That inevitably affects another weak player, a Merrill Lynch, a lot of the commercial banks out there that relied on Lehman to buy up and securitize some of its mortgage debt.

Remember, we're all related in this. The mortgage loans that the Countrywides and the Bank of Americas of the world made were then sold, shipped to Wall Street. Wall Street sold those loans in different packaged instruments to institutional investors.

And then all that just suddenly stopped last summer, and it hasn't unlocked since. And it's a continued unwinding. And it's going to recourse back to Main Street, to other firms.

Now, this is a question of how conservative other firms have been. If they thought at the top of the real estate bubble, "Listen, we'd better take some chips off the table and maybe diversify," out of kind of a preemptive worry, that remains to be seen.

Hitting close to home

RAY SUAREZ: Well, there are people listening to you right now, and they may think of themselves as bystanders. If they don't own stock in one of these listed companies that's having these very bad quarters, if they're not being directly affected today, why should they worry about the problems of a faraway company on Wall Street?

ROBEN FARZAD: Well, Ray, never before -- I mean, maybe not since the Great Depression has the fate of Wall Street and Main Street been so interconnected. Almost metaphorically, there's a traffic jam or traffic wreck at the intersection of Main and Wall Street, because of, essentially, what I described there.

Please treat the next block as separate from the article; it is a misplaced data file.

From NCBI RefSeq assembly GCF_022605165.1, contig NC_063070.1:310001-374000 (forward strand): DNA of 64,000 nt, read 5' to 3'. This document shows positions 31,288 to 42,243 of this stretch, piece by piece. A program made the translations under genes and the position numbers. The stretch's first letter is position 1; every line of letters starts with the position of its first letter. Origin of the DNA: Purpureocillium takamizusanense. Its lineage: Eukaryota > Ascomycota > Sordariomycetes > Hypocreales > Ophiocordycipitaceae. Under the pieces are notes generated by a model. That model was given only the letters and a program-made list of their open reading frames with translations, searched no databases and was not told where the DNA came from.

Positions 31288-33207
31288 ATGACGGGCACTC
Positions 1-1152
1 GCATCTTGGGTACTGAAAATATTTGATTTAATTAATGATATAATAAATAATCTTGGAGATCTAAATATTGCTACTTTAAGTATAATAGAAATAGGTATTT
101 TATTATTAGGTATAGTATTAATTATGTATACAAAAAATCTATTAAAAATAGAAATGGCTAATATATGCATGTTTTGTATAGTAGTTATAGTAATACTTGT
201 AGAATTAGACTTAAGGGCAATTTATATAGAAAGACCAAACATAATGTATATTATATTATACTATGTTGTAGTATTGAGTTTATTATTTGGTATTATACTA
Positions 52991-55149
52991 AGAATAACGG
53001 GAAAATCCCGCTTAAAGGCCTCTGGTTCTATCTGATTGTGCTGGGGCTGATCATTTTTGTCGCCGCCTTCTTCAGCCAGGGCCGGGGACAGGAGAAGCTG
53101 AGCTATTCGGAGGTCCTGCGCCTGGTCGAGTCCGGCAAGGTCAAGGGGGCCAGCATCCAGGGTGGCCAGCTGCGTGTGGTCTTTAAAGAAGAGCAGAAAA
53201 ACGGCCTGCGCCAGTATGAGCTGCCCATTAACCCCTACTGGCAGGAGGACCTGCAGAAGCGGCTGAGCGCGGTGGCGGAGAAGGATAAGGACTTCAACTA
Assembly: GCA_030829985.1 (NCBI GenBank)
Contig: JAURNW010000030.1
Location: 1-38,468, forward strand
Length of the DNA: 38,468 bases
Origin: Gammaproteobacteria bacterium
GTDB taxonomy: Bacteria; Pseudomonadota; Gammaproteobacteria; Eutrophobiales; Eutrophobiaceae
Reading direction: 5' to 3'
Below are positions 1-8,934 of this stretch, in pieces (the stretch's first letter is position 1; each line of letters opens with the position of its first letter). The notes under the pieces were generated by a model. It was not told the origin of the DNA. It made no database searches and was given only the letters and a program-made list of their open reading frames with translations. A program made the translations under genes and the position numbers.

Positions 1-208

The real estate boom, which we thought was decidedly Main Street and, you know, apple pie on the windowsill, and the American dream, that had the support of Wall Street wholeheartedly. This was a boom that it latched onto.

And the securitization boom is something that Wall Street did in cahoots with neighborhood banks, with regional banks.

Look, Wachovia has been scathed in this. We saw Countrywide essentially forced to merge and be taken out by Bank of America. We saw essentially every regional bank have to fess up and say that, "We have a lot of non-performing loans."

You know, Washington Mutual is a savings and loan that's in a lot of hot water now. And these guys were all related.

And, look, when it works, it's great. And Wall Street eggs you on to take on these risks. But when it doesn't work, we see how brutally it unwinds. And the creative destruction is really merciless and relentless.

RAY SUAREZ: Roben Farzad of BusinessWeek, thanks for joining us.

ROBEN FARZAD: Thank you, Ray.